Google Countersues Sonos

Posted on June 11, 2020 by Paul Thurrott in Google, Google Play Music, Smart Home, Sonos with 3 Comments

Google has countersued Sonos, alleging that the smart speaker maker made false claims against it and stole its intellectual property.

“Sonos is using substantial volumes of Google’s technology, including patented Google innovations in search, software, networking, audio processing, and digital media management and streaming, both in Sonos’ hardware products and in Sonos’ software and service offerings,” the Google counter-suit claims. “Sonos is using, without permission, Google [patented] technologies in Sonos’ products to … allow for easier configuration of and extensions to multi-speaker networks, to facilitate the management and use of multiple music services with Sonos speakers, to permit playing copy-protected digital media, including Sonos’ new Sonos Radio service, and to allow Sonos to use noise suppression and echo cancellation to obtain accurate audio input.”

As you may recall, Sonos sued Google in January, claiming that the search giant is infringing on up to 100 Sonos patents in its smart speaker products. Google’s counter-suit is designed to blunt Sonos’ claims while introducing new claims of its own against Sonos.

Somewhat humorously, Google also alleges that it has “suffered competitive harm, irreparable injury, and damages” because of the tiny speaker maker’s infractions.

The Sonos story is, sorry Google, a bit more believable: After working with Google to integrate Google Play Music into Sonos, the speaker firm balked at Google’s demands that users not be able to access both Google Assistant, the search giant’s digital personal assistant, and Amazon Alexa, the market leader. Google then introduced its own smart speakers using Sonos’ technology and underpriced them to push out Sonos and other competitors.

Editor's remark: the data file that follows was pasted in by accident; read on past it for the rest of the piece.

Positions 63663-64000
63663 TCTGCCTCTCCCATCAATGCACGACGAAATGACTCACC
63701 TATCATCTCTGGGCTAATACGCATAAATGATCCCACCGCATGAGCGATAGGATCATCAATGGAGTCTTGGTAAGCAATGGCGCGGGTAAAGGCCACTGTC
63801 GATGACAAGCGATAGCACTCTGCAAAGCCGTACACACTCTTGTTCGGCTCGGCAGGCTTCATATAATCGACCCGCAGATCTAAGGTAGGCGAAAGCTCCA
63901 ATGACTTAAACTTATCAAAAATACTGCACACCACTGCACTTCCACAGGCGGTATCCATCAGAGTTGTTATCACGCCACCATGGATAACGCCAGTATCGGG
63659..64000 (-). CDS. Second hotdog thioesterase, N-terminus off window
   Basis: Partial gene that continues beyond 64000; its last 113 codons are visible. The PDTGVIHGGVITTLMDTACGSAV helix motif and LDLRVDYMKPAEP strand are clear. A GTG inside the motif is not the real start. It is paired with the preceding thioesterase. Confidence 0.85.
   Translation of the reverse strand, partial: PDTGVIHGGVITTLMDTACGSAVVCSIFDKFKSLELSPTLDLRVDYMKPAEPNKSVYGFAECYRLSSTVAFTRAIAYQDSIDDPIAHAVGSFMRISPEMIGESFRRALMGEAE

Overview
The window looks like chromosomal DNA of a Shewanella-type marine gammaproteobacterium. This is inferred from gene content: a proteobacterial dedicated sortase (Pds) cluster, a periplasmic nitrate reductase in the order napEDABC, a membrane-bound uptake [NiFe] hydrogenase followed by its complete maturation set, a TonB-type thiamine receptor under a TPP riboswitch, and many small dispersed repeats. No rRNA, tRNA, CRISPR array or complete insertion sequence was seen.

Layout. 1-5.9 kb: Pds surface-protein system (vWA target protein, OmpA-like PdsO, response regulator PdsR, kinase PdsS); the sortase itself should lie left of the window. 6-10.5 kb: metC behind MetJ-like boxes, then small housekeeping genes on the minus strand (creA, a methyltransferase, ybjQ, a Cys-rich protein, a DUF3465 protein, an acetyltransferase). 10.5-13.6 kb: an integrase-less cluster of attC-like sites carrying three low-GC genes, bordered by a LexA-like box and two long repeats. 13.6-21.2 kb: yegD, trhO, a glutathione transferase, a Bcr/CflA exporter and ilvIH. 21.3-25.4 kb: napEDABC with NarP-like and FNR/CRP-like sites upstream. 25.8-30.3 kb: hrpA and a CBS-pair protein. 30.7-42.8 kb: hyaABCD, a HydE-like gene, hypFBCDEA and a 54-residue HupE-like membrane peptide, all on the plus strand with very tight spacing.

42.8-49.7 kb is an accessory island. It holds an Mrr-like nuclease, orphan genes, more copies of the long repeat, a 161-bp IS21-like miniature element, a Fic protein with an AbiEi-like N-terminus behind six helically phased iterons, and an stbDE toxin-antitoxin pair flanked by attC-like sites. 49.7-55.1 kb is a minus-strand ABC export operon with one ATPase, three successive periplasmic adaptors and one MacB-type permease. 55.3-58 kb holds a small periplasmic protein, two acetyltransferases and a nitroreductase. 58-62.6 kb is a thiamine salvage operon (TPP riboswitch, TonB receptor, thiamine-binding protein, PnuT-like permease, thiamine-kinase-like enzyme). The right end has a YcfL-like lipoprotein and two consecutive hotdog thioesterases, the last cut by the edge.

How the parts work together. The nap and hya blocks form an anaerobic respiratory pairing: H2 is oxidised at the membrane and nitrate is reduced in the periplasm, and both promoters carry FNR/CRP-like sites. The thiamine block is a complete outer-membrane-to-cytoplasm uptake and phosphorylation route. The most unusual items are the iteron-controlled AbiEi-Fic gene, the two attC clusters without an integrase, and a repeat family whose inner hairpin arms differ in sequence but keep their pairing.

“Google has not merely copied Sonos’s patented technology, it has also subsidized the prices of its patent-infringing products, including at the entry level, and flooded the market,” the Sonos suit explained.

“We are disappointed that Sonos has made false claims about our work together and technology,” a Google statement reads. “We are reluctantly defending ourselves by asserting our patent rights. While we look to resolve our dispute, we will continue to ensure our shared customers have the best experience using our products.”

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Comments (3)

3 responses to “Google Countersues Sonos”

  1. nicholas_kathrein

    Maybe Sonos did use some of Googles tech. I think this will settle out of court if they did. Sonos will have their people see if maybe Google does have patents around these things and if so they won't go to court. We will see.

  2. mattbg

    I've just ordered my second Sonos device, but honestly I don't see how they survive long term and I am a bit worried about someone like Apple buying them out and killing off the parts that make it a valuable product for me (i.e. a speaker that supports both AirPlay and Spotify Connect - and in the case of Sonos Move, Bluetooth as well). I've literally used the Sonos app once - all other use has been through the other interfaces it offers. It's a great package if you're mostly in the Apple world but not fully.


    It's both great and annoying to see Google pursue audio innovations. Great because innovations are welcome for people that love audio, but annoying because you know their real interest is in shoehorning data collection devices into rooms of houses and that the audio innovations are basically motivate by things other than a passion to build great audio experiences. It's like a guy that takes up flying model aircraft because he likes sniffing jet fuel.


  3. red.radar

    This is pretty standard fair in the patent world. When you know you are going to loose you start stacking your deck of patents against theirs. It’s Mutually assured destruction so that everyone walks away netting nothing. This is why companies amass large libraries of weak patents


    its a hallmark of how the system is messed up and how it benefits the big corps and undermines the startups.


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